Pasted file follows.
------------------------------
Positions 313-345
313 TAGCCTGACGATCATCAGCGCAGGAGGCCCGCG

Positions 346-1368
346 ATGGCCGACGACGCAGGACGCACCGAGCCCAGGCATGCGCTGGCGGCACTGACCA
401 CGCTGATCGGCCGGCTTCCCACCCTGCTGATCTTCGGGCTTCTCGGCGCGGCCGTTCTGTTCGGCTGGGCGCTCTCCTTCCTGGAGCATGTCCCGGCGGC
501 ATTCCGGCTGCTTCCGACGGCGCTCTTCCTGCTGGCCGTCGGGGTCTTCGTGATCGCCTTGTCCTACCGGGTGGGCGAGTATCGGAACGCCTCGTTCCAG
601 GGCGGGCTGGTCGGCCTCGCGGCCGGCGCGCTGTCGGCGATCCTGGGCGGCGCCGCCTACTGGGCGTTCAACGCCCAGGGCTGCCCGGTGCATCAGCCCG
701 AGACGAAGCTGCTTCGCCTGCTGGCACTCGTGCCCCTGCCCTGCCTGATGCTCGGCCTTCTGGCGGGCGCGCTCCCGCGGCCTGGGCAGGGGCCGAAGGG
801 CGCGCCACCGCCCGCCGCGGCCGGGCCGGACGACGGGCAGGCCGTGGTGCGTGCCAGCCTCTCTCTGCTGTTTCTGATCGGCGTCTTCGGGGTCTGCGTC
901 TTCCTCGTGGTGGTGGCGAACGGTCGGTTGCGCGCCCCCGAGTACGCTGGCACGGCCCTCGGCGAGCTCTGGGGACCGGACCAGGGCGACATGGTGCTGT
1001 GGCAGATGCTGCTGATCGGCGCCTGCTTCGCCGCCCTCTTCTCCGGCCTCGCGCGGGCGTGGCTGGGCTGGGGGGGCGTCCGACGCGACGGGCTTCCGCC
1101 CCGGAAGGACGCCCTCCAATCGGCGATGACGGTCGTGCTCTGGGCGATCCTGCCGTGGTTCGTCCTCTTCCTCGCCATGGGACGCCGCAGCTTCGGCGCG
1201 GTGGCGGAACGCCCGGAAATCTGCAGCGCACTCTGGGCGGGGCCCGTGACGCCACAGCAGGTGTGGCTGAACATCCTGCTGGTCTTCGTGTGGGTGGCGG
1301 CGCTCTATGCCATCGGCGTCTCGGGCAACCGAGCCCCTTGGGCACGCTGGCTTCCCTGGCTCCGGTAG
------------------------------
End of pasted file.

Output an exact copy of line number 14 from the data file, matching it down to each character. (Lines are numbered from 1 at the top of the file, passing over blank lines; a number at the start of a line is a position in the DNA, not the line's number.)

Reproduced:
1301 CGCTCTATGCCATCGGCGTCTCGGGCAACCGAGCCCCTTGGGCACGCTGGCTTCCCTGGCTCCGGTAG